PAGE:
A Green New Deal for the UK? Part 3

GND smallWe asked individuals from environmental and social justice groups, politics, academia, businesses, and young people to tell us what they think the Green New Deal might mean for the UK. This is the third in a series of blogs in which we feature their responses.

 

 

Eamonn Ives, researcher, Centre for Policy Studies
Eamonn ivesMake no mistake about it, the Green New Deal is anything but. While paraded as a plan to help the environment, a light scratch beneath the surface is all it takes to reveal its true, altogether redder, colours. Fundamentally, it is a blueprint to expand government control in a way never seen before, and besiege the very system which will give the world’s largest economy the best shot at arresting climate change. The UK would be foolish to follow suit.

This is not a hymn to unchecked, wanton free markets. Proponents of laissez faire economics can and, indeed, should support such reasonable principles as internalising externalities. But the GND makes the fatal error of throwing the baby out with the bathwater.

Capitalism is the only mode of production capable of maximally harnessing humanity’s creative ingenuity to overcome complex problems. Within the context of climate change, it is the entrepreneur, not the politburo, which has furnished us with cultured meat, renewable energy, low carbon transport and much else besides. Certainly, it is these advancements which have allowed the UK to see its carbon emissions steadily drop from their peak in the late-20th century.

The GND is admirable insofar as it acknowledges the symptoms of a warming planet. But it dismally miscalculates the diagnosis, and, crucially, the cure. Less and better applied government, not simply markedly more, gives us the best chance of unleashing that ultimate resource – the human mind – to invent, refine and disperse the technologies which will vanquish climate change once and for all.

 Emma Degg, chief executive, North West Business Leadership Team
DeggA Green New Deal could stimulate growth that does not undermine the carrying capacity of our planet. If our growth is high quality, innovative and sustainable, then we will set ourselves apart from the pack; we will have a significant sustainability advantage and we’ll have healthier business and communities. If we grasp the opportunity to be pioneers, we will secure an advantage not just for our country, but we will also be exporting sustainable solutions and ideas which will have a progressive and positive impact the world over.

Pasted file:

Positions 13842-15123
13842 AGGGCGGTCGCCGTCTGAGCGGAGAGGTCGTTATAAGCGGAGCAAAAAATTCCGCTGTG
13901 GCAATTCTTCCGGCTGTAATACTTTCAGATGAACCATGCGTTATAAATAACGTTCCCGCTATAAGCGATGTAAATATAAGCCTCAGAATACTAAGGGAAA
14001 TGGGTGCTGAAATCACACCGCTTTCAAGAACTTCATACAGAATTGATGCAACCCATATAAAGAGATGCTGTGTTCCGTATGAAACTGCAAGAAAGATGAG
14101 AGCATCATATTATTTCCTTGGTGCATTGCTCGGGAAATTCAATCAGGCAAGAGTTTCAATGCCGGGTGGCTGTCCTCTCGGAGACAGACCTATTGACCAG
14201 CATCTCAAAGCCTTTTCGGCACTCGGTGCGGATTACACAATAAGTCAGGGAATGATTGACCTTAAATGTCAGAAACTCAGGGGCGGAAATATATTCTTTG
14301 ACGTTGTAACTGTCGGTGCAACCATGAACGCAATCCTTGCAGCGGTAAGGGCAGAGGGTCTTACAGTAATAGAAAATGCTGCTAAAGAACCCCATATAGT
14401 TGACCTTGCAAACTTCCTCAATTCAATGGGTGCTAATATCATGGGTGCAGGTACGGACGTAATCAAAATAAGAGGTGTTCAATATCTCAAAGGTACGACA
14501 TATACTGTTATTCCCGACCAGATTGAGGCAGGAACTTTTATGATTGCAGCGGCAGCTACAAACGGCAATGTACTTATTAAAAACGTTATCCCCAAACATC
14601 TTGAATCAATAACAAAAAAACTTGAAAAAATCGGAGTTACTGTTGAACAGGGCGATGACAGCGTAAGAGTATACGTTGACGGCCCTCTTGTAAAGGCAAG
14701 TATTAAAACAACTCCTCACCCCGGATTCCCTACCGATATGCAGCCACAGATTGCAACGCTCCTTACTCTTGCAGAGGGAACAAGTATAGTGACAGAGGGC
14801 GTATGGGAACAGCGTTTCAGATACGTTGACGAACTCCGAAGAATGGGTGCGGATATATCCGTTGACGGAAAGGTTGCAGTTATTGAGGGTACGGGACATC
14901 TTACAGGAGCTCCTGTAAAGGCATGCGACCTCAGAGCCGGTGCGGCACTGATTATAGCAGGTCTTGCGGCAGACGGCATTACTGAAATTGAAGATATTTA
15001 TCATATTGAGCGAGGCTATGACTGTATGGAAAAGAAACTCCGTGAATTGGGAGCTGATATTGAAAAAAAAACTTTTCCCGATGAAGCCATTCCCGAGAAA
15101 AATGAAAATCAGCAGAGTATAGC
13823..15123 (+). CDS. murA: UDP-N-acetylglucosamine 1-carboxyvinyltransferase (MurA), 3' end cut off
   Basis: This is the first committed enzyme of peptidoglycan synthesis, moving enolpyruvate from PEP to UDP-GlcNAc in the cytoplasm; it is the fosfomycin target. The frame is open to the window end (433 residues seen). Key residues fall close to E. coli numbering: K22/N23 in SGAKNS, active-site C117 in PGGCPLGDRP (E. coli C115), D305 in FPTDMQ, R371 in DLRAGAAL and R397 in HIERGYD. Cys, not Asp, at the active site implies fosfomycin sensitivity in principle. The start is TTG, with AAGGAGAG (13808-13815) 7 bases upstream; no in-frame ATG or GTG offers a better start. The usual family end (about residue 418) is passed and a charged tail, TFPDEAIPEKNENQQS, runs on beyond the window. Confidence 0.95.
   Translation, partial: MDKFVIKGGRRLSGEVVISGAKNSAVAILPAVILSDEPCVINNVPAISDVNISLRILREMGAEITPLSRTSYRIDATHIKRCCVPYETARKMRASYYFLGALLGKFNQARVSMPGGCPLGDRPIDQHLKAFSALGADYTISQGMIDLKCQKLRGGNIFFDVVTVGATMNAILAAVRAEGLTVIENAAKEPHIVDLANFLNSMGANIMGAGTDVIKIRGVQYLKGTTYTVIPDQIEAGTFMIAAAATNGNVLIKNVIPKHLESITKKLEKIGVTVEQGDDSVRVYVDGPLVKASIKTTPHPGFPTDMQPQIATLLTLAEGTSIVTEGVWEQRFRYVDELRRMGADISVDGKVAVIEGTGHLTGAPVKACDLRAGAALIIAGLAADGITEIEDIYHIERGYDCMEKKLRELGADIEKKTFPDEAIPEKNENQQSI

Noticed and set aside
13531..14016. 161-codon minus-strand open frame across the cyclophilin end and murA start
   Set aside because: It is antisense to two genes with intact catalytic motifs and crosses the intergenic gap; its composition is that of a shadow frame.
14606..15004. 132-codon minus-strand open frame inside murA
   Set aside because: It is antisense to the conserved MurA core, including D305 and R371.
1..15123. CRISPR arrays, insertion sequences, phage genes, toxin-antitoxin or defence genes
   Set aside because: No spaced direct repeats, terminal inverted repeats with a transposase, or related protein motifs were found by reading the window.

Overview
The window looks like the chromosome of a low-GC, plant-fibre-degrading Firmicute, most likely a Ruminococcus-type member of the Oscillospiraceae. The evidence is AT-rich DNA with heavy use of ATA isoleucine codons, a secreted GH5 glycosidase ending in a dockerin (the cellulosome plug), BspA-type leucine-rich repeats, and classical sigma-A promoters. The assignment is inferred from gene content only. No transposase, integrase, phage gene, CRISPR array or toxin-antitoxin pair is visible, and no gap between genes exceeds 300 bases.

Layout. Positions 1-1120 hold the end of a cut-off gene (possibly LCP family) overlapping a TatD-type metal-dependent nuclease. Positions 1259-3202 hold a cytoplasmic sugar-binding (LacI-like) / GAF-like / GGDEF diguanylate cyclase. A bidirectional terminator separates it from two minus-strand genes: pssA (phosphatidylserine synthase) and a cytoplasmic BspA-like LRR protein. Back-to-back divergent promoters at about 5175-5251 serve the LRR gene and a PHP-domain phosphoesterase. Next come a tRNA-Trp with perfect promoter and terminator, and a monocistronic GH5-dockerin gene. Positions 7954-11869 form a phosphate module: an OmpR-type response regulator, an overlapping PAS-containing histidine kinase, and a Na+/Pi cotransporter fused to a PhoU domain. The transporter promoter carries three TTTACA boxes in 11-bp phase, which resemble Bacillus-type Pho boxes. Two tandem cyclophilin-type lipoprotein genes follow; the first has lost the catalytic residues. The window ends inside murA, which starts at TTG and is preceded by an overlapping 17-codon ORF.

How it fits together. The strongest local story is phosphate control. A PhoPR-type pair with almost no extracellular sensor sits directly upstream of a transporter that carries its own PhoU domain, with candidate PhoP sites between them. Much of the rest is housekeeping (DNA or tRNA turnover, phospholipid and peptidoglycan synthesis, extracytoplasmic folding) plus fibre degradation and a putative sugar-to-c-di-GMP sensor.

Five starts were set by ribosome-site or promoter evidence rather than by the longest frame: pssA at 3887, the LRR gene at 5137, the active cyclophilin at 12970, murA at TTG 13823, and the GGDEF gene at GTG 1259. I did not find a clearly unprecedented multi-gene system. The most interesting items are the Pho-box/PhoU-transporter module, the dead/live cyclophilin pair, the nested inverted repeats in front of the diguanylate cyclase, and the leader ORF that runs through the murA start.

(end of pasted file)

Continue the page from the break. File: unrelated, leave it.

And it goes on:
There is only one outcome that matters and it is a sustainable future. If we want to be able to look back a generation from now and see, with pride, how we accomplished a huge and positive change, we have to realise, fundamentally, that achieving sustainability is not a nice to have, an optional extra or a bolt-on boost to our social responsibility. It is essential.

Chris Saltmarsh, co-director: climate change campaigns, People & Planet
Chris saltmarsh newThrough the divestment movement, British and Irish students have forged the space for transformative climate action by stripping fossil fuel companies of their social licence operate. Now the Green New Deal offers a framework for governments to systematically dismantle the fossil fuel industry while investing to deliver a just, zero carbon economy.

The prosperity promised by the Green New Deal is its strength. But, without a confrontation with the fossil fuel industry, which has actively blocked climate action since the 1970s, the plan will fail before it begins.

The UK is the centre of so much fossil capital. BP and BHP are based here. So are banks like Barclays and HSBC which provide billions in corporate and project finance to continue extraction. A Green New Deal in the UK must rein in the banks, break up the companies responsible for climate breakdown, and ensure a secure and prosperous future for all.

[Image: Sunrise Movement in South Francisco call on Nancy Pelosi to advance a Green New Deal. Courtesy of Peg Hunter via Flickr]

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